Lipoplasty-only Breast Reduction
Aesthetic Surgery Journal, May/June 2001
Lipoplasty-only breast reduction can result in an average reduction of 2 cup sizes. It is as effective as
traditional surgery for eliminating symptoms and significantly reduces scarring and complications. This procedure allows women to retain nipple sensation
and the ability to breast feed. The author, who uses this method of breast reduction exclusively, describes his technique and results over a 4-year period.
(Aesthetic Surg J 2001;21:273-276.)
Reduction mammaplasty, one of the most common plastic surgery procedures, is extremely effective in eliminating back, neck, and shoulder pain. Unfortunately,
the traditional method of breast reduction may lead to patient dissatisfaction. Complications including infection, hematoma, seroma, dehiscence, fat necrosis,
and skin loss may occur in as many as 50% of patients. Unacceptable scarring has also been reported. In addition, reduction mammoplasty may result in
diminished nipple sensation, poor shape, and the inability to breast feed.
Patients not only desire relief from symptoms but also want procedures with low risk, quick recovery, and minimal scarring. Recent meetings and papers have
focused on shortening the scar in reduction mammaplasty; lipoplasty-only breast reduction (LOBR) represents the ultimate in short scars.
Lipoplasty has been used successfully to treat gynecomastia and minor breast hypertrophy and has been used in conjunction with excisional techniques. Because
the breast is more than 70% fat in the lateral and preaxillary areas and 61% fat in the central breast area, significant reduction is possible with lipoplasty
alone. Previously, I reported on its use in 45 patients.
For patients older than 40 years, preoperative mammograms should be obtained before LOBR. Mammograms may also be helpful for estimating fat content in other
patients. Patients receive tumescent anesthesia with sedation; the tumescence provides maximum distention of the gland and connective tissue. One liter of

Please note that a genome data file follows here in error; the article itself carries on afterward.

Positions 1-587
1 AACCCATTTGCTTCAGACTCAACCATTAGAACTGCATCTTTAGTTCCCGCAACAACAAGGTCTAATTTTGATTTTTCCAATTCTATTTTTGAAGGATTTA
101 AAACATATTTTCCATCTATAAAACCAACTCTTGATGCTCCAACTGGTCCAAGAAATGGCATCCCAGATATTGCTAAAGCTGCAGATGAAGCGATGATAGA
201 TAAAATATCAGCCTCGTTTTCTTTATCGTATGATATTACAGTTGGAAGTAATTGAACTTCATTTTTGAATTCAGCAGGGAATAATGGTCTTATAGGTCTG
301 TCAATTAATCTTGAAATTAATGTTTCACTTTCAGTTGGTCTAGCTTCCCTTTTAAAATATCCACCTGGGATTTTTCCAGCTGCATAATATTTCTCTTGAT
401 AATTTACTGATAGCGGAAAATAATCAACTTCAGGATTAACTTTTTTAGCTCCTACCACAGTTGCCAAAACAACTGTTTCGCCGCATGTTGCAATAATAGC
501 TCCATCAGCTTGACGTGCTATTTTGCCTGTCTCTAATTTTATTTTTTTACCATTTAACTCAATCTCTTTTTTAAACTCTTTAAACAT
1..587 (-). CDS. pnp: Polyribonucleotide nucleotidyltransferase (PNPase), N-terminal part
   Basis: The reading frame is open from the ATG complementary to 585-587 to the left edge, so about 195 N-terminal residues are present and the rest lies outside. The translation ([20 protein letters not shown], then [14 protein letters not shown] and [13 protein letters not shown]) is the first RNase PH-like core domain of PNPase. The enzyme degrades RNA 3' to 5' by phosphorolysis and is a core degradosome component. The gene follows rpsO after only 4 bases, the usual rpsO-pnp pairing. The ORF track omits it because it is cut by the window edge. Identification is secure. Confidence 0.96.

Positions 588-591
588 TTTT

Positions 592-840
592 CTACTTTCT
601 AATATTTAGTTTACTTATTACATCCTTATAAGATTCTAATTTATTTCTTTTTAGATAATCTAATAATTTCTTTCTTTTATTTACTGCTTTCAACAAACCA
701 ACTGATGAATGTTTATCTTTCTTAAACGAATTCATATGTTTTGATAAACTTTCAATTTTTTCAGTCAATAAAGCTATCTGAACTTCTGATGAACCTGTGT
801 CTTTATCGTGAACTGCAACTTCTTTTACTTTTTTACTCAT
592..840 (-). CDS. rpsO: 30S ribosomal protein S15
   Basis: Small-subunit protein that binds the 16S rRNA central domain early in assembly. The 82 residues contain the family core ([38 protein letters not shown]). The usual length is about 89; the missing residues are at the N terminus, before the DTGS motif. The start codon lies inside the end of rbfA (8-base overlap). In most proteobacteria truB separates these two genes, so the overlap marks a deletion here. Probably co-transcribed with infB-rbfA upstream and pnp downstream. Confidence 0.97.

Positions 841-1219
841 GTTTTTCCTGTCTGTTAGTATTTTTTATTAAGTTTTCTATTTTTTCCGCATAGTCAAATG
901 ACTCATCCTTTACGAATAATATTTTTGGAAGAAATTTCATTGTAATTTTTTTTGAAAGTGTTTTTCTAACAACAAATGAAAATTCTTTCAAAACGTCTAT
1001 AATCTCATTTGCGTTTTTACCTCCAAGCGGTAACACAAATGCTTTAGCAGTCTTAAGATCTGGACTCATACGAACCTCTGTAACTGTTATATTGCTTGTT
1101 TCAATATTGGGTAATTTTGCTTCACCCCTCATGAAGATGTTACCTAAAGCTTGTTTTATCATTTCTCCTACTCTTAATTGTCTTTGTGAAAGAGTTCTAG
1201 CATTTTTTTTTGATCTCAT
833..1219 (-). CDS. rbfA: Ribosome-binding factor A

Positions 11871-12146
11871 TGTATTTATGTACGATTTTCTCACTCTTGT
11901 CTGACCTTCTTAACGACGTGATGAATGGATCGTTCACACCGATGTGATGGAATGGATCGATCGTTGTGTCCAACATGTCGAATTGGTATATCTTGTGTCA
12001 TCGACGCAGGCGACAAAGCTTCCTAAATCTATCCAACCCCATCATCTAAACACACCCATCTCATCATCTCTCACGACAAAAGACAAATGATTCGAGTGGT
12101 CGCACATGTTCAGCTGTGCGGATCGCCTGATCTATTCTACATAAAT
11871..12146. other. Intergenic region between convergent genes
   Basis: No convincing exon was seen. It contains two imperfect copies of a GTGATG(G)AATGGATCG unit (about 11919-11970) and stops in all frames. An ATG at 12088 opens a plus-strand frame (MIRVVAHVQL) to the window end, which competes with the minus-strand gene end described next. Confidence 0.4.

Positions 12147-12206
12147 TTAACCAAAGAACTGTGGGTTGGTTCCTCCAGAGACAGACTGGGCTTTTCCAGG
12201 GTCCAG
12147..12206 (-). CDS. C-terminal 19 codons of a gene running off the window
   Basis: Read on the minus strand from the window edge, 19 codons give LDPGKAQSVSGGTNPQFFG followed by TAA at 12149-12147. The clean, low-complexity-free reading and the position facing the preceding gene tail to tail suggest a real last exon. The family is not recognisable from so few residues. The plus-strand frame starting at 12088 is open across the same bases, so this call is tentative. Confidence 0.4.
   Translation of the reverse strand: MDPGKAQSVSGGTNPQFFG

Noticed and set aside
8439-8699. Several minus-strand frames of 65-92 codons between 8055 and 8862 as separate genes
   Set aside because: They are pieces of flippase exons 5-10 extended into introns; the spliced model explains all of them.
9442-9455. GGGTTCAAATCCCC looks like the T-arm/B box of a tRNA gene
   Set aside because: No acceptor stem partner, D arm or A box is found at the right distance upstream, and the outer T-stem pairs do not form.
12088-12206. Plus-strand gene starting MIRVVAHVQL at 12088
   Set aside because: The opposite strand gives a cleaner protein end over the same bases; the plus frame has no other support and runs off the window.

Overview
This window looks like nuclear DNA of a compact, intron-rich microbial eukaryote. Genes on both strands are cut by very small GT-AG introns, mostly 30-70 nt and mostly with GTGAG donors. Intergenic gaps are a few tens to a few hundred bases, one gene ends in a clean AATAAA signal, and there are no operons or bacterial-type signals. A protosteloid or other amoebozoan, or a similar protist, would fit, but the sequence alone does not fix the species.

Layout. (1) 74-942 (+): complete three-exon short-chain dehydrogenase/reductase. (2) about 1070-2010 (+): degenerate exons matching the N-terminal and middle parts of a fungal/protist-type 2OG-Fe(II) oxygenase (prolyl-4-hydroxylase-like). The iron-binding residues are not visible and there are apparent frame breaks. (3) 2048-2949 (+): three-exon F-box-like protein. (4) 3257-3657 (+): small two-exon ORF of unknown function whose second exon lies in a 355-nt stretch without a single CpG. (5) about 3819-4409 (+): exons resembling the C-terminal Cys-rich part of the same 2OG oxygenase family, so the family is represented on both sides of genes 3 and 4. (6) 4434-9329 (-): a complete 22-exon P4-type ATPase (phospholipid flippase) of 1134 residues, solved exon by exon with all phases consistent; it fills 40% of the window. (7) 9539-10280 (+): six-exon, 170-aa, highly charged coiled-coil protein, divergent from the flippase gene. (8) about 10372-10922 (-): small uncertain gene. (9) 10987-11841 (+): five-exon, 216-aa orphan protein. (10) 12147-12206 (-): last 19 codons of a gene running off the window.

lactated Ringer’s solution is mixed with 400 mg of lidocaine and 1 ampule of 1:1000 epinephrine; the average breast requires 2 L.
Lipoplasty is then per formed through a medial and lateral stab incision along the inframammary fold (Figure 1). The entire breast and the subcutaneous fat
are treated with 2-, 3-, and 4-mm straight and angled cannulas. I have tried internal and external ultrasonography as well as oscillating cannulas without
any noticeable benefits. Because the entire procedure is usually performed in less than 1 hour and results in minimal blood loss, it is frequently performed
along with other procedures.
After the procedure, patients wear a surgical bra for the first week, followed by a sports bra for 1 month. Drains and taping are not used. Patients have
minimal restrictions, similar to those imposed after other Lipoplasty procedures, and usually return to normal activity within the week. After surgery,
firmness in the breasts is managed with massage.
From 1996 through 2000, I performed 475 LOBR procedures that resulted in 100% symptom relief without nipple numbness. More than 30% of my patients had
declined traditional reductions because of concerns about scarring and potential complications. Lipoplasty is the only method of reduction I perform,
and I have found it to be successful in all patients, young and old, including patients with diabetes, hypertension, mental or physical impairments,
keloids, and in patients who smoke (Figures 2, 3, and 4).
The average volume removed per breast is 800 mL (range 250 to 2650 mL). The average breast reduction is 2 cup sizes. The skin envelope has contracted
in all patients as a result of the volume removed and the superficial Lipoplasty of the skin.